Newswise — Dr. Albert Harper will be watching with interest as "Bobby," the new movie written and directed by Emilio Estevez about the assassination of Robert F. Kennedy, debuts in theaters in New York and Los Angeles on November 17, and nationally November 23. Harper oversees the RFK Assassination Archive at the University of New Haven, where he is director of the university's Henry C. Lee Institute of Forensic Science.
Among the holdings at the archives—which represents one of the world's largest collections of documents related to the June 5, 1968 assassination—is "the letter." It is the enigmatic envelope containing a mysterious note handwritten by Sirhan Sirhan marked: "to be opened after my death."
Dr. Harper explains how the materials came to the University of New Haven http://www.newhaven.edu He says he received a call in 2001 from Lowell Bradford, who was a forensic scientist in the California state crime lab in the 1960s. Bradford had been involved in the Sirhan Sirhan trial that followed the RFK assassination and the investigations surrounding the assassination for many years afterwards. Bradford knew about the university's Henry C. Lee Institute, named after the world-famous investigator who founded the University of New Haven's forensic sciences program and who has been a faculty member there for more than 30 years.
Dr. Lee has assisted in the investigations of more than 6,000 cases, including war crimes in Bosnia, the suicide of former White House attorney Vincent Foster, review of the John F. Kennedy assassination, the O.J. Simpson trial and the death of JonBenet Ramsey. The Henry C. Lee Institute, which includes the newly established National Cold Case Center, serves as a hands-on resource for students, scholars and law enforcement officials, particularly those investigating unsolved crimes.
"Bradford asked if we were interested in taking his collection, and then he put us in touch with Bob Joling, who used to be head of the National Academy of Forensic Science," says Harper. "Joling had more stuff." Joling also had more connections with people with even more materials and items of interest"¦and the collection grew, mostly comprised of letters, reports, and articles about the assassination.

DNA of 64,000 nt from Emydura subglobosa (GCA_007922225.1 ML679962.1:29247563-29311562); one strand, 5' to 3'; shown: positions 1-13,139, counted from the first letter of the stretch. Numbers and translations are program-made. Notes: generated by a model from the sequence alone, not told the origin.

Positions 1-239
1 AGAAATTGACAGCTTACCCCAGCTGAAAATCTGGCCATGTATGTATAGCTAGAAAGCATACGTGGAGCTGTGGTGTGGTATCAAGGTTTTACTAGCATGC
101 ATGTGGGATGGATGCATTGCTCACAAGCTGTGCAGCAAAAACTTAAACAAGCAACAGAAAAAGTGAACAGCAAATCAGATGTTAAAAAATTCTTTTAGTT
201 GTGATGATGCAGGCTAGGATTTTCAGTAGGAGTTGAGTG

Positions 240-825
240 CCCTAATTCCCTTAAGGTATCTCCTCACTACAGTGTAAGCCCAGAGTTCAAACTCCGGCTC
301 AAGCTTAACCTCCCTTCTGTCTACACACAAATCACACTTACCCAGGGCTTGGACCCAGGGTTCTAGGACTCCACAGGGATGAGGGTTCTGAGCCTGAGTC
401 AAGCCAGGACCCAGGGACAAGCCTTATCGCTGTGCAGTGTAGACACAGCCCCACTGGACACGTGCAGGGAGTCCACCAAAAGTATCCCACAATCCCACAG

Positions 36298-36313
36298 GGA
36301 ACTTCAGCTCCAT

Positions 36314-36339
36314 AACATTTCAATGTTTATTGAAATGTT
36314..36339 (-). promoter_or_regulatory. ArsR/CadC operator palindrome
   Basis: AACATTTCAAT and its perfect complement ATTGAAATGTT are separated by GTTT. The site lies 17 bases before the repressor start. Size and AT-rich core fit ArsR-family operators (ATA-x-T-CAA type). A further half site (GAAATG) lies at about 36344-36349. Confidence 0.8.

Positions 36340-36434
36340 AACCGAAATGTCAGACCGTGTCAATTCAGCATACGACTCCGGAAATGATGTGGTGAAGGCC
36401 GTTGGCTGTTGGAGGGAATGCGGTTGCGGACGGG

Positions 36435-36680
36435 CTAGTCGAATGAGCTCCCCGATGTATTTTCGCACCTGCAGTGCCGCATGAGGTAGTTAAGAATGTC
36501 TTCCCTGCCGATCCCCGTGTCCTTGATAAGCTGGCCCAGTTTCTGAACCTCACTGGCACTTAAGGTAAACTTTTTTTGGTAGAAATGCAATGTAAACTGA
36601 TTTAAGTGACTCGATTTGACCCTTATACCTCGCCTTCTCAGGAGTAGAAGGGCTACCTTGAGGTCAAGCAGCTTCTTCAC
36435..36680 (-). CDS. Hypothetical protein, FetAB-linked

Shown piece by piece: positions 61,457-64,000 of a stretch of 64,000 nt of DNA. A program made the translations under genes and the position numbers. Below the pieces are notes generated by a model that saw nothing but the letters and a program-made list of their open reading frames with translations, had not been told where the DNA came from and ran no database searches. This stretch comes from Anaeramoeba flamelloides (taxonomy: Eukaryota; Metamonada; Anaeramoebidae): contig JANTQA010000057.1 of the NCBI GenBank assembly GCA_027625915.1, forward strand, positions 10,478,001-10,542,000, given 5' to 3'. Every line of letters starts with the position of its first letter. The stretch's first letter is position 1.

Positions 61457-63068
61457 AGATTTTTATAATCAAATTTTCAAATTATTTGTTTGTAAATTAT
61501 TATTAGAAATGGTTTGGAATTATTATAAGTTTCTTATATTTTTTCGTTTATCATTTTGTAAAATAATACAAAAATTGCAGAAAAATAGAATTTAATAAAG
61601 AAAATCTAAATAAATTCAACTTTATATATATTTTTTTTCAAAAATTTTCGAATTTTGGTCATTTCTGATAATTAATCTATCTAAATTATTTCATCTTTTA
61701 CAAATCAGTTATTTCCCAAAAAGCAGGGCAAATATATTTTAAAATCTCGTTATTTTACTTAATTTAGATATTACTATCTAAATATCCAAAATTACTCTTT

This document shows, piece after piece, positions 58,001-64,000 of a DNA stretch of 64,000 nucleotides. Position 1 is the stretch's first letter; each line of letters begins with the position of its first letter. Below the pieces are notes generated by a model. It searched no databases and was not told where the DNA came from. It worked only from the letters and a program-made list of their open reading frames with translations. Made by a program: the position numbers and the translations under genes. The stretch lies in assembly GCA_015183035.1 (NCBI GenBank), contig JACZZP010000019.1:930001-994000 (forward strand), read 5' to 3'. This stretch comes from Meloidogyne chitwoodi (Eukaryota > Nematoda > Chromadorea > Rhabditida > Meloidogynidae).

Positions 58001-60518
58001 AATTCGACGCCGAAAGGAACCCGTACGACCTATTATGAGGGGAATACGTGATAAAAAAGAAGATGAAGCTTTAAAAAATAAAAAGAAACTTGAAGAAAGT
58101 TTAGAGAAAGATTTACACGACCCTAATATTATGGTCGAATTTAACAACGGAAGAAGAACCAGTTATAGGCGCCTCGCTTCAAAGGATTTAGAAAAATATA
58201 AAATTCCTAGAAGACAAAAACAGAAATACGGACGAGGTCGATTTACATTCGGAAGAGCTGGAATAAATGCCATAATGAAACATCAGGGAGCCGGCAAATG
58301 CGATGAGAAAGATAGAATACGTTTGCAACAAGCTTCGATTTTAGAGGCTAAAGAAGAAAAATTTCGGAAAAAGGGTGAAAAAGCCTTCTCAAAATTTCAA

Joling continued the trail by introducing Harper to Lynn Mangan, another RFK assassination investigator, who had befriended Sirhan in jail and had worked for decades trying to clear Sirhan's name. Mangan then led Harper to Ted Charach, considered the "Father of the Second-Gun Theory" and an independent investigator. Charach, listed as a primary witness to the RFK tragedy by the office of the Los Angeles District Attorney, was one of the first witnesses just outside the Ambassador Hotel kitchen doors at the time of the shooting--and he firmly believes there was another gun involved in the assassination.
A broadcast journalist covering the RFK victory celebration the night of the assassination, Charach began a four-decade investigation into the event and has produced a book, The Search for the Second Gun, and a film version of "The Second Gun Expose" about the RFK tragedy. Charach now says he believes he has found the "second gun," and wants to add it to the UNH archives.
By today's exacting standards of forensic science, Harper says the investigation into the assassination of Robert F. Kennedy was slipshod, at best. The evidence gathered by the LAPD was disposed of a year after the assassination, and Harper says it seems clear that other evidence was "simply made up." Whatever happened in Los Angeles that night, Harper says the evidence indicates that Sirhan may not have killed Robert Kennedy. "The bullet that killed Kennedy entered his head from the back, and as anyone knows who has seen photos of that night in that kitchen," Harper says, "Sirhan Sirhan was standing in front of Bobby."
He says the evidence would seem to indicate that all eight bullets fired from Sirhan's gun missed Kennedy, and that the fatal shot actually came from another direction.
Has Harper ever been tempted to take a peek at Sirhan's infamous letter, which was given to the university by Lynn Mangan? "Of course I'm curious," Harper says. "But we will wait."